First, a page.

Before any formal diagnosis was made, Jennifer Marshall endured two unexpected bouts of psychiatric hospitalizations in December 2005. She found herself fighting turbulent episodes of mania, losing control of her moods as she fluctuated between feeling extremely energetic and experiencing symptoms of depression. During a manic episode, she would feel invincible and very productive even as she struggled to stay focused on tasks. She found it difficult to participate in conversations as her mind jumped from one idea to another. She barely slept. In 2006, after consulting doctors, she finally got a diagnosis: bipolar disorder, type I.
Marshall, 39, a former corporate recruiter from Ashburn, Virginia, was at a loss. She feared for her future, wondering what lay ahead. “Thankfully, after working with my doctor and trying several different types of medicine, we finally found the one that worked for me and I began to climb out of the darkness of depression,” the blue-eyed, mental health activist and co-founder of This Is My Brave, told Re:Set. Her non-profit organization works towards removing the stigma and labels attached to mental disorders through storytelling, poetry, writing and music from successful people with mental illnesses.
Bipolar disorder is a mental illness characterized by drastic changes in moods that may include feeling euphoric and experiencing intense periods of depression. It’s important to note that these aren’t regular mood swings and can greatly affect a person’s energy levels, interfere with their regular routine and negatively impact their interpersonal relationships. The intensity of the symptoms may vary for different individuals. According to Dr. Eva Huening, a psychiatrist with extensive experience in treating mental disorders like anxiety, depression and bipolar disorder at the German Neuroscience Center, Dubai, patients going through a manic episode may sleep very little and still feel unusually active without realizing that their health is suffering. They may also be prone to making reckless decisions, experience delusions and miss out on work and other responsibilities. “The patient is impaired by their judgement and has no insight into their own behaviour [during a manic episode],” she told Re:Set, adding that patients who experience mania feel like nothing is wrong without them and are usually only diagnosed when they experience depression.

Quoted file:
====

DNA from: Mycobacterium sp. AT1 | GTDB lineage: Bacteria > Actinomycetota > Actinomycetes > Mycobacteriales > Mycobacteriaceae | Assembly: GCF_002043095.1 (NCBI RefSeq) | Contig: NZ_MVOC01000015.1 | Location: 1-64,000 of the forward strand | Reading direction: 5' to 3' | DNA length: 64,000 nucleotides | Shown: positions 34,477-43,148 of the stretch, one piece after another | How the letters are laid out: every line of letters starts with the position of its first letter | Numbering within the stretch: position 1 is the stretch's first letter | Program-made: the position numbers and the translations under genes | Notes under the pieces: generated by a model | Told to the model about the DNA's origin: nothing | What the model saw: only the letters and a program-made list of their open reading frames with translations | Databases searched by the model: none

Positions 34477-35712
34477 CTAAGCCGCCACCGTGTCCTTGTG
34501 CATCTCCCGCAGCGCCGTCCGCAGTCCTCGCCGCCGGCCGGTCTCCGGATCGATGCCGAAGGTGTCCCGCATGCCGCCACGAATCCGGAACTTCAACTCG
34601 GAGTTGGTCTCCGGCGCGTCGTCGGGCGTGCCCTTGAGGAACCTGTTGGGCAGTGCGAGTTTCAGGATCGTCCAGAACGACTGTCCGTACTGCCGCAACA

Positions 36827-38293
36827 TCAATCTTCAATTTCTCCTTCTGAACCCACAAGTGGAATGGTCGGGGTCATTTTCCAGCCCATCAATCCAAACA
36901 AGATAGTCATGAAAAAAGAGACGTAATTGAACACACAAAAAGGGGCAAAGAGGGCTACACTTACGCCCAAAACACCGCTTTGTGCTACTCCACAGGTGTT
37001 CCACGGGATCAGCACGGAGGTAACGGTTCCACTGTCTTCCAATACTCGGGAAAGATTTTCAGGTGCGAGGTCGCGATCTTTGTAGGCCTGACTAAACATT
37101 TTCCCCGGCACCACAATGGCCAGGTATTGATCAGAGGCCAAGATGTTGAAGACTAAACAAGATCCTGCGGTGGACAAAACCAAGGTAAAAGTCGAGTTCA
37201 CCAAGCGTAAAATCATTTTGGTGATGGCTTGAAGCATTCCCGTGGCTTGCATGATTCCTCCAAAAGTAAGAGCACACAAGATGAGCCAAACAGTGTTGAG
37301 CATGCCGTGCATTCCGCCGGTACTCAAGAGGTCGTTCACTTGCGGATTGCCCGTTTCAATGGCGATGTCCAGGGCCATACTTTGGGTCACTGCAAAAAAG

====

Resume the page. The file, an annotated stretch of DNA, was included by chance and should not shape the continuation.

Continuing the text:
“I had difficulty in relationships and keeping jobs.”
David Wise, a 36-year-old blogger, from St.Louis, Missouri was diagnosed with bipolar I in his mid-twenties after he tried to end his life several times. “I struggled for many years, trying different medications, therapies, and even electroconvulsive therapy [which uses electric currents to alleviate symptoms],” he told Re:Set. “I had difficulty in relationships and keeping jobs. Eventually with the help of the right medication, therapy, and focusing on getting well with the support of family and community mental health centers, I was able to maintain a level of wellness and stability.”